Fewer industries have been as hard hit by the recent economic landscape as the construction field, and while the climate has started to shift in a more positive direction, the need to maximize profitability is more important than ever.
Tight competition and subsequent tighter profit margins equals no allowance for costly mistakes; as such billing rates must be "right on the money."
In order for a construction company to properly determine its billing rate for each class of employees, it must first establish its burden rate, followed by the fully-burdened cost per hour worked by employees and the overall average for each class of employees. But in the absence of a thorough understanding as to all the elements that comprise burden rate, this vital component to profitability cannot be properly calculated.
Burden rate is defined as the total indirect contract costs, calculated as a percentage of the construction company's direct labor. In other words, for every dollar of direct labor allocated to a contract, burden is applied as a percentage of the direct labor. But before a contactor can accurately calculate burden rate, all contract costs assumed by the company must be fully accounted for and factored into the final burden rate equation.
Contract costs are broken into two classifications-direct and indirect. Direct, or prime contract costs, are all known expenditures directly associated with the project. Examples of prime costs include subcontractors, direct labor, materials and supplies, equipment rentals, bonds and permits. These costs are obvious inclusions for estimators preparing bids for a potential contract. What may not be as obvious are the indirect contract costs.
Indirect contract costs that should be part of the final burden rate calculation include:
- Workers' compensation
- General liability and automobile insurances
- Motor vehicle and equipment repairs and maintenance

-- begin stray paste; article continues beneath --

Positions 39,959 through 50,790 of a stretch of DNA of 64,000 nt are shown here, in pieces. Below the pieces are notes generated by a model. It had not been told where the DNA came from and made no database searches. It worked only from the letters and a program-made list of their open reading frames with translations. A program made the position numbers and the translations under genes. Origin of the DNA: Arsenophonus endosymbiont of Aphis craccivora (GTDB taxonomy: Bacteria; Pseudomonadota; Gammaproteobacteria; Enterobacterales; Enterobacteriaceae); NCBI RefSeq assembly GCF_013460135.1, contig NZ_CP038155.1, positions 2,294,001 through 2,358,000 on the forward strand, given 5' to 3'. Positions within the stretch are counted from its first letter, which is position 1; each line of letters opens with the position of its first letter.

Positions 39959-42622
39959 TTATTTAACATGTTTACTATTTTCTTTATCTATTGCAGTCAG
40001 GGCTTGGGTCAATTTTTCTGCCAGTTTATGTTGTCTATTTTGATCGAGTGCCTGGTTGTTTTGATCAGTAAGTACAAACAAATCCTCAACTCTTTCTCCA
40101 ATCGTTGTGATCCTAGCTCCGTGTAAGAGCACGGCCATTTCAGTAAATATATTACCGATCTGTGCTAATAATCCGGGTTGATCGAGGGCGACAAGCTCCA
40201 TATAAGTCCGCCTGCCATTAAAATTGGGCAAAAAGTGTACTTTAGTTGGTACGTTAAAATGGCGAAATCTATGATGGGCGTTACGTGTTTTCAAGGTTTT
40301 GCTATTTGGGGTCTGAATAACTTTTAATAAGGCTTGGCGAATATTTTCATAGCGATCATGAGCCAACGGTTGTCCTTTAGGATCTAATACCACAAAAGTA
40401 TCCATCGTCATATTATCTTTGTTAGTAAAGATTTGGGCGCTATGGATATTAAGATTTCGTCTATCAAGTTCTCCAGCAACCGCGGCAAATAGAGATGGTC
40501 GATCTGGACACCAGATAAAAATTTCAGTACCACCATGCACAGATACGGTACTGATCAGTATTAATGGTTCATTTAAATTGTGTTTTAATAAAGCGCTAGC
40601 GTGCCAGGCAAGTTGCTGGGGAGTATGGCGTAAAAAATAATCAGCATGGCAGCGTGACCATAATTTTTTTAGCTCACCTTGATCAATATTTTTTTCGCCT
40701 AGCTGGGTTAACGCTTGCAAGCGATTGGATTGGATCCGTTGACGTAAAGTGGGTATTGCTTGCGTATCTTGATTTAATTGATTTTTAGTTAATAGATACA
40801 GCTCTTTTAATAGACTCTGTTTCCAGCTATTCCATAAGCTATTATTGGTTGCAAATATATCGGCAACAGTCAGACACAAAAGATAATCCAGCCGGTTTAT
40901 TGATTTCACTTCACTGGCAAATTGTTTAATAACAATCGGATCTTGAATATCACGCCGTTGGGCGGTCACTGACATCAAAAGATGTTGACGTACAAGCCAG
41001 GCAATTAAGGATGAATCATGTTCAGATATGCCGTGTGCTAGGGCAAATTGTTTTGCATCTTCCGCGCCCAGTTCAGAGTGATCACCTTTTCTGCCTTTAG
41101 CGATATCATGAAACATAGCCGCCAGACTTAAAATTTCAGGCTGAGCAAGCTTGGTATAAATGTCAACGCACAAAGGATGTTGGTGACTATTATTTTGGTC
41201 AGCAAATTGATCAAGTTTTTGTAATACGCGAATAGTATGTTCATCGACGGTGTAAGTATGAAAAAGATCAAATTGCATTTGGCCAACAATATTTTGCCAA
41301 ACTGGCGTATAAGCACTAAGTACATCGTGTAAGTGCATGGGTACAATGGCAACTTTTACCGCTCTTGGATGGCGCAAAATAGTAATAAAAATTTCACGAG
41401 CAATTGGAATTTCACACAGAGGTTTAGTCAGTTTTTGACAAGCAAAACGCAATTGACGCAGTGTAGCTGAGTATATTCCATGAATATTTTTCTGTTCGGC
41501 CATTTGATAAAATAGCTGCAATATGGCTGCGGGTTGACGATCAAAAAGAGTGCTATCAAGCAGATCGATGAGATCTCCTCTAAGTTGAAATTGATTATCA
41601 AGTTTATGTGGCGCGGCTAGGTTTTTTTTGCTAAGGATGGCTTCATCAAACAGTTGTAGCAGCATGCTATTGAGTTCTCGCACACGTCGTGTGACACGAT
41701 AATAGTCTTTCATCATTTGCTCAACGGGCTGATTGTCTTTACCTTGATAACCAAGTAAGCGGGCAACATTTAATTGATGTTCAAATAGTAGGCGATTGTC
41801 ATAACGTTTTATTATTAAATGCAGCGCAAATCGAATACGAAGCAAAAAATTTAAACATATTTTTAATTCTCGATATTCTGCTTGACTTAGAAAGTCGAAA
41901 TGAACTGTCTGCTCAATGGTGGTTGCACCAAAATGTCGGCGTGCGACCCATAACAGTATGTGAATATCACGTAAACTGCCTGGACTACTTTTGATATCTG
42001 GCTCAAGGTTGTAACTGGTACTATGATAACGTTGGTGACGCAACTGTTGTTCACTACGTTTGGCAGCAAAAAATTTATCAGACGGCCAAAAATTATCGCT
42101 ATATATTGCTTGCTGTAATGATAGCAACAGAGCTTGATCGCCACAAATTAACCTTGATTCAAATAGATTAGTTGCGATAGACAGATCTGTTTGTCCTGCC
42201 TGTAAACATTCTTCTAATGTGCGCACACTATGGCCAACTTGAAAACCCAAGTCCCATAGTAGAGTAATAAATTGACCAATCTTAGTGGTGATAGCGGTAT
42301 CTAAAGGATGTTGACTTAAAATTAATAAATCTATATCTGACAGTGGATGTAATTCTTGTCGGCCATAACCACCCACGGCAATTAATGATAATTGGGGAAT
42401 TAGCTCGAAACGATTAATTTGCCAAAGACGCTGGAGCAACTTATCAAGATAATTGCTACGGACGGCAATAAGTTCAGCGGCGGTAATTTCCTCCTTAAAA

- Field communications expenses
- Employee benefits such as health, life, disability, profit sharing, bonuses and 401(k) match
- Payroll taxes
In fact, all costs associated with paying employees, including FICA, unemployment and Social Security should be calculated as part of labor.
The lengthy and varied list of indirect contract costs continues with vacation time, holidays, sick days, drivers, warehouse personnel, training, safety and clothing.
Other expenses that are regularly ignored when calculating labor costs include small tools that are often lost, stolen or abandoned during or after a job. Variable overhead should also be factored into the overall mix. This category includes all costs directly related to employees that cannot be divided accurately between jobs, such as fuel and cell phones.
All too often, these overhead expenses are overlooked by contractors and therefore not included when calculating a project's burden rate-a true disservice to the bottom line since, depending on the benefit package involved, employee related costs will typically account for 24 to 33 percent for a non-union contractor. For a union contractor, the burden rate for employee related costs will range from 60 to 70 percent. It should also be noted that the rule of thumb is to use a 1.0 workmen's compensation modification rate if the contractor's rate is more than 1.0.
Burden rates for open-shop contractors will vary, based on employee benefit packages, state unemployment insurance (SUI) rate, workmen's compensation modification rate, depreciation on new equipment and automobile insurance.
Companies that are equipment intensive-such as small paving contractors-should include all equipment and related operational costs as part of its labor burden rate since the same equipment is used consistently by the paving crew. Larger paving contractors that primarily fulfill public contracts typically use the services of a separate equipment company. The burden rate for these companies should be based on a calculation of the estimated average cost per hour for each pool of equipment based on the estimated and known costs divided by the estimated annual hours the equipment will be used.
It's wise to review labor burden calculations roughly every six months-regular assessments will open eyes to costs that might otherwise be forgotten; as an example labor burden calculations should always be adjusted when a company's insurance rates change. And don't forget to add in anticipated employee raises for the upcoming year in advance of bidding on projects that will be completed over the next twelve months when that raise is in effect.
In order to maintain a proper accounting of all burden rate components, construction companies should meet the imperative of maintaining separate accounts for all direct and indirect contract costs. A company's software package can calculate and affix indirect contract costs to the total job cost as each labor dollar is applied. Seeing the burden delineated on job management reports can help to accurately bill a job, gauge future estimates and keep management informed of a job's true costs. Only then can a genuine measurement of the operation's burden rate be taken, leaving no aspect underestimated or much worse, overlooked.
Construction Business Owner, June 2010